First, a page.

# Platonic Solids - Why Five?

A Platonic Solid is a 3D shape where:

• each face is the same regular polygon
• the same number of polygons meet at each vertex (corner)

There are only five of them ... why?

## Simplest Reason: Angles at a Vertex

The simplest reason there are only 5 Platonic Solids is this:

At each vertex at least 3 faces meet (maybe more).

When we add up the internal angles that meet at a vertex,
it must be less than 360 degrees.

Because at 360° the shape flattens out!

And, since a Platonic Solid's faces are all identical regular polygons, we get:

 A regular triangle has internal angles of 60°, so we can have: 3 triangles (3×60°=180°) meet 4 triangles (4×60°=240°) meet or 5 triangles (5×60°=300°) meet A square has internal angles of 90°, so there is only: 3 squares (3×90°=270°) meet A regular pentagon has internal angles of 108°, so there is only: 3 pentagons (3×108°=324°) meet A regular hexagon has internal angles of 120°, but 3×120°=360° which won't work because at 360° the shape flattens out. So a regular pentagon is as far as we can go.

And this is the result:

At each vertex: Angles at Vertex
(Less than 360°)
Solid
3 triangles meet 180° tetrahedron
4 triangles meet 240° octahedron
5 triangles meet 300° icosahedron
3 squares meet 270° cube
3 pentagons meet 324° dodecahedron

Anything else has 360° or more at a vertex, which is impossible. Example: 4 regular pentagons (4×108° = 432°) won't work. And 3 regular hexagons (3×120° = 360°) won't work either.

And that is the simplest reason.

## Another Reason (using Topology)

Just for fun, let us look at another (slightly more complicated) reason.

In a nutshell: it is impossible to have more than 5 platonic solids, because any other possibility violates simple rules about the number of edges, corners and faces we can have together.

It begins with Euler's Formula ...

## Euler's Formula

Do you know about Euler's Formula?

It says: for any convex polyhedron (which includes the Platonic Solids) the Number of Faces plus the Number of Vertices (corner points) minus the Number of Edges always equals 2

It is written: F + V − E = 2

Try it on the cube:

A cube has 6 Faces, 8 Vertices, and 12 Edges,

so:

6 + 8 − 12 = 2

 To see why this works, imagine taking the cube and adding an edge (say from corner to corner of one face). We get an extra edge, plus an extra face: 7 + 8 − 13 = 2 Likewise when we include another vertex we get an extra edge, too. 6 + 9 − 13 = 2. "No matter what we do, we always end up with 2" (But only for this type of Polyhedron ... read on!)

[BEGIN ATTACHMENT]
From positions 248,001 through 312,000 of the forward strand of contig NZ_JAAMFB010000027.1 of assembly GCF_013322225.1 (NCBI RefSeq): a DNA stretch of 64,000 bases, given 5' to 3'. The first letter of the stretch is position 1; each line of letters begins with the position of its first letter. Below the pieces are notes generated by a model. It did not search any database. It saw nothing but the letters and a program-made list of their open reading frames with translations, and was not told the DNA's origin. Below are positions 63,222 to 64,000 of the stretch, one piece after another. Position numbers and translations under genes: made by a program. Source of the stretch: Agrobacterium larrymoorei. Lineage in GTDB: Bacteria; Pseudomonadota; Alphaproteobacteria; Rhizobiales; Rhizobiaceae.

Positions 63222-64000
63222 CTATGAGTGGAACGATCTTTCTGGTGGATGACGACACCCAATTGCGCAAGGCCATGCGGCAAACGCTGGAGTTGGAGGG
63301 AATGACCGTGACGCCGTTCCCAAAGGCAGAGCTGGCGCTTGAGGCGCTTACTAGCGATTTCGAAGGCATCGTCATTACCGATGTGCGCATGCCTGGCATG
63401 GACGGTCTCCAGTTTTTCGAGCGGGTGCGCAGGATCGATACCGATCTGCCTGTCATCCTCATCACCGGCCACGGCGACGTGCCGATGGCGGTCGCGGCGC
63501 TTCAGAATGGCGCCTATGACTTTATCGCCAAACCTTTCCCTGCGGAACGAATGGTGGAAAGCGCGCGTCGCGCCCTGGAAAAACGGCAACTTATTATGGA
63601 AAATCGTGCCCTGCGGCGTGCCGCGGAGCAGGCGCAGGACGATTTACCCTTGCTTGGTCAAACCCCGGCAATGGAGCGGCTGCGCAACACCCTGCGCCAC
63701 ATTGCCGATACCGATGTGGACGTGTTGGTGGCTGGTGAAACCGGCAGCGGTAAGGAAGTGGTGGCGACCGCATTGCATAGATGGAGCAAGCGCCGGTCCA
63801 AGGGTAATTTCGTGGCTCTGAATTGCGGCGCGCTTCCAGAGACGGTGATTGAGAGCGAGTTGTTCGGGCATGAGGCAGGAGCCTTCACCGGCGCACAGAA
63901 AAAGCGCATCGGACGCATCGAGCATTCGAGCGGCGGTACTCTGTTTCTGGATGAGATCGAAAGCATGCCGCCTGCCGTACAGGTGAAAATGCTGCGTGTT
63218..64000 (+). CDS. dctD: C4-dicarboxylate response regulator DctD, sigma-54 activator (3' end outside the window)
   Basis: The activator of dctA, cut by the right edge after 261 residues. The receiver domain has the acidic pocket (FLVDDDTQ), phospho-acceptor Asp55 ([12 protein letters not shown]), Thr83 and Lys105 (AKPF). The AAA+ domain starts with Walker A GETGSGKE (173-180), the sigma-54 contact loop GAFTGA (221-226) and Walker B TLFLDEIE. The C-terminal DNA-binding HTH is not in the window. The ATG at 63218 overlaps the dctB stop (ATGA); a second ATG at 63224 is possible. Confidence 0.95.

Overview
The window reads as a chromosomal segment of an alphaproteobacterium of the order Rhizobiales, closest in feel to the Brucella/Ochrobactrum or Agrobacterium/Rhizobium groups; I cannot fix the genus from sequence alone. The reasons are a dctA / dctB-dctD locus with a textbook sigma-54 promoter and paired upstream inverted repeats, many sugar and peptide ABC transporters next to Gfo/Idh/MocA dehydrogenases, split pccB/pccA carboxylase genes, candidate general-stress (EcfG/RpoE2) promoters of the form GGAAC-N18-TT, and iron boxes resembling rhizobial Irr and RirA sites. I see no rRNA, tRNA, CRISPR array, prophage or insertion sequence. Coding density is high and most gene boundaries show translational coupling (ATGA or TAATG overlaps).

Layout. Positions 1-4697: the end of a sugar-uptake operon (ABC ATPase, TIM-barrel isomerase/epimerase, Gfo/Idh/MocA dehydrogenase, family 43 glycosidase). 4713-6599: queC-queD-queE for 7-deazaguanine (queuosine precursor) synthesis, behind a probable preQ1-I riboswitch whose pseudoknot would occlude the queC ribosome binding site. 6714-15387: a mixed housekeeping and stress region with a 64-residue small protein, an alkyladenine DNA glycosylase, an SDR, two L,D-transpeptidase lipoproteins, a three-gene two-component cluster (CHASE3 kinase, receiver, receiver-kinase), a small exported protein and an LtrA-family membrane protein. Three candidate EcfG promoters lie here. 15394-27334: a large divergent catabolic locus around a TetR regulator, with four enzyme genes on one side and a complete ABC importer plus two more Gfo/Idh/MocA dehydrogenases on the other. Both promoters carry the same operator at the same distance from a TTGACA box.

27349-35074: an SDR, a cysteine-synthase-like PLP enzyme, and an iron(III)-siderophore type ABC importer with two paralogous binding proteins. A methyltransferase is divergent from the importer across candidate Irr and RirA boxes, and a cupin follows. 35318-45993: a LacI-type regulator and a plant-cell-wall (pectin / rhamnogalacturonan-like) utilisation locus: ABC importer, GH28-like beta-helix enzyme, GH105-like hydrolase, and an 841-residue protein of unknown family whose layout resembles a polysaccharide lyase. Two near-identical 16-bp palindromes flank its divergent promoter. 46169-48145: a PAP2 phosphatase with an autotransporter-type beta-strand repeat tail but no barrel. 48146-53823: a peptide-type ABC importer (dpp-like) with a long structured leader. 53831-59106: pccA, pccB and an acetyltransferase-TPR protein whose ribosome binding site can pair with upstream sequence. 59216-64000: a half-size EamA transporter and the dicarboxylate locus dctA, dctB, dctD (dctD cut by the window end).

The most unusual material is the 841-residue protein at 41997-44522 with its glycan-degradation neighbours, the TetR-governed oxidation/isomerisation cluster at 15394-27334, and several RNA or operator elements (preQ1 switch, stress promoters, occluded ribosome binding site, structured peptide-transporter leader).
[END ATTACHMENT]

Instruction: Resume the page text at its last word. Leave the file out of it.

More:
## Faces Meet

Next, think about a typical platonic solid. What kind of faces does it have, and how many meet at a corner (vertex)?

 The faces can be triangles (3 sides), squares (4 sides), etc. Let us call this "s", the number of sides each face has.

 Also, at each corner, how many faces meet? For a cube 3 faces meet at each corner. For an octahedron 4 faces meet at each corner. Let us call this "m" (how many faces meet at a corner).

(Those two are actually enough to show what type of solid it is)

## Exploding Solids!

Now, imagine we pull a solid apart, cutting each face free.

We get all these little flat shapes. And there are twice as many edges (because we cut along each edge).

Example: the cut-up-cube is now six little squares.

And each square has 4 edges, making a total of 24 edges (versus 12 edges when joined up to make a cube).

So, how many edges? Twice as many as the original number of edges "E", or simply 2E

But this is also the same as counting all the edges of the little shapes. There are s (number of sides per face) times F (number of faces).

This can be written as sF = 2E

 Likewise, when we cut it up, what was one corner will now be several corners. In the case of a cube there are three times as many corners.

• The new number of corners is: how many faces that meet at a corner (m) times how many vertices of the original solid (V), which is mV
• The new number of edges is: twice as many as the original solid, which is 2E
And because we now have a collection of polygons there is the same number of corners as edges (a square has 4 corners and 4 edges, a pentagon has 5 corners and 5 edges, etc.)

This can be written as mV = 2E

## Bring Equations Together

That is all the equations we need, let us use them together:

sF = 2E, so F = 2E/s
mV = 2E, so V = 2E/m

Now let us put those into "F+V−E=2":

F + V − E = 2
2E/s + 2E/m − E = 2

Next, some rearranging ... divide the lot by "2E":

1/s + 1/m − 1/2 = 1/E

Now, "E", the number of edges, cannot be less than zero, so "1/E" cannot be less than 0:

1/s + 1/m − 1/2 > 0

Or, more simply:

1/s + 1/m > 1/2

So, all we have to do now is try different values of:

• "s" (number of sides each face has, cannot be less than 3), and
• "m" (number of faces that meet at a corner, cannot be less than 3),

and we are done!

## The Possibilities!

s m 1/s+1/m > 0.5 ?
3 3 0.666...
3 4 0.583...
4 3 0.583...
4 4 0.5
5 3 0.533...
3 5 0.533...
5 4 0.45
4 5 0.45
5 5 0.4
etc... ... ...

Result: There are only 5 that work! All the rest are just not possible in the real world.

### Example: s=5, m=5

1/s + 1/m − 1/2 = 1/E becomes

1/5 + 1/5 − 1/2 = 1/E
−0.1 = 1/E

which makes E (number of edges) = −10, And we can't have a negative number of edges!

## Real?

And the last step is to see if those solids are real:

s m what it means solid
3 3 triangles meeting 3-at-a-corner tetrahedron
3 4 triangles meeting 4-at-a-corner octahedron
4 3 squares meeting 3-at-a-corner cube
5 3 pentagons meeting 3-at-a-corner dodecahedron
3 5 triangles meeting 5-at-a-corner icosahedron

So, only 5, and they all exist.

Job Done.

## Schläfli !

And just to keep you well educated ... the "s" and "m" values put together inside curly braces {} make what is called the "Schläfli symbol" for polyhedra:

Examples:

• The Octahedron's Schläfli symbol is {3,4},
• and the Icosahedron's is {3,5},

can you work out the rest?